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MARCHING TO A DIFFERENT DRUMMER
Jim Harrison
November 04, 1974
The pursuit of ruffed grouse entails days of beating through swamps and flailing in thorn-apple swales, but with every success there is joy and tooting of horns
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November 04, 1974

Marching To A Different Drummer

The pursuit of ruffed grouse entails days of beating through swamps and flailing in thorn-apple swales, but with every success there is joy and tooting of horns

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Tonight it is March, a very long way from bird season. In the middle of a Michigan winter it is hard to believe that there ever was an October, with her violent colors, or mornings when you pulled on your boots and walked into some Renaissance painting: blood red to a dusky, muted red, burnt sienna hills, umber grass and the waves from a bluff far above Lake Michigan so green and tossed that it was not inconceivable Botticelli's maiden would step out of a shell. This is only to say that you favor autumn, and winter up here looks like nothing so much as a giant marshmallow factory. On long walks when snowmobiles pass, you think that the only virtue of these machines is that they smell like motorboats, and motorboats remind you of the fishing you're going to do in the Florida Keys in a few weeks. There is a ski resort half a dozen miles south, but your boredom with that sport has reached such a point that you avoid driving past the slopes where all of those people are actually having fun with winter.

So you take walks. And hope to see a grouse, though the terrain around your small farm is favored with few of them. The snowmobiles pack a trail, and you offer them grudging thanks for making the far reaches of winter accessible. It's no fun to flounder in drifts, and most of my friends who brag about their snow-shoes never use them. Often you stand on a trail and wish that yesterday's snowmobile had headed down through that swale. You want to go there, but it is impossible. You think of maybe drawing a map for the neighbor boy so he can cut some new areas for you on his Arctic Cat. You have agreed to buy one when they make less noise than a dripping spigot, a sleeping gerbil, an oak leaf when it falls on wet ground, a morel growing.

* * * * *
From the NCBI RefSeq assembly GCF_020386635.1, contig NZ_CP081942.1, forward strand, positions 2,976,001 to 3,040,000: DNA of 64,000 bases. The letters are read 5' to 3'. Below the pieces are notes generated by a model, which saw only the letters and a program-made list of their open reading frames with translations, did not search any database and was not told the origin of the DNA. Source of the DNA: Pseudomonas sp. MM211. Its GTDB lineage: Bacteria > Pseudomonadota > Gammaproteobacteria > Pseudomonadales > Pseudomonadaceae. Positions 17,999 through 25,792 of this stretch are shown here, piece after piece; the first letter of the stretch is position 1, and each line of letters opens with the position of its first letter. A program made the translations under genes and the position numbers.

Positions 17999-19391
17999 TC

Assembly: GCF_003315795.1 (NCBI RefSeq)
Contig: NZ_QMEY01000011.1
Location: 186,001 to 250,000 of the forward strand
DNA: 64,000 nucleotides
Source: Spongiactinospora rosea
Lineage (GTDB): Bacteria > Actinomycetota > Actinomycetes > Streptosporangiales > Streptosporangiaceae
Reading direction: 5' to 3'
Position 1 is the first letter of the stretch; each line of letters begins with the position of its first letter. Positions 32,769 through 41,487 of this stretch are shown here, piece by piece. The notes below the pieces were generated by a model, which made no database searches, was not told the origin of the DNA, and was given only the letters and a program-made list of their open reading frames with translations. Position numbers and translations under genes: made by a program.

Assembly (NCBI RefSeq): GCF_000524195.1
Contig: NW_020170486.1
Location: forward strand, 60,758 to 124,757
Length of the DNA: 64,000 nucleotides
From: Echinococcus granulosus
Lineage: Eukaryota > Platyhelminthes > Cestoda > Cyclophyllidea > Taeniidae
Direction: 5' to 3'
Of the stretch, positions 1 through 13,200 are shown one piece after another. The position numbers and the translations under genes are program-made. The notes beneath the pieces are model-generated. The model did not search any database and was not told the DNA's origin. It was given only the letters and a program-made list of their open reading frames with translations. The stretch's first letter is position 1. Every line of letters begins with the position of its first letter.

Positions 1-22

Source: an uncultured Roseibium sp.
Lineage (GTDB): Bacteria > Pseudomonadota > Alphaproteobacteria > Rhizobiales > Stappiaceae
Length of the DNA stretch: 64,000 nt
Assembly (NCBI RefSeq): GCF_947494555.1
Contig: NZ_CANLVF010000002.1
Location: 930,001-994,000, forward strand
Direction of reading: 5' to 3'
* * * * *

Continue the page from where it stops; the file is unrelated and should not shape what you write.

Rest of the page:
But the occasional grouse. Its thundering flush in the cold air. The involuntary lifting of your arms as if they cradled a shotgun, the noticeable pounding in your chest. Grouse are always a shock, as if you brushed the electric fence while throwing hay to your daughter's horses. A subtle, aerial shock not to be confused with seeing a grizzly while backpacking. That is like grabbing the fence with a wet hand. The grouse are a hundred yards away before you actually think, beginning with a low dodging flight through the trees, then often they hook like an inept golf shot. Why the hook? I don't know. They have to go somewhere.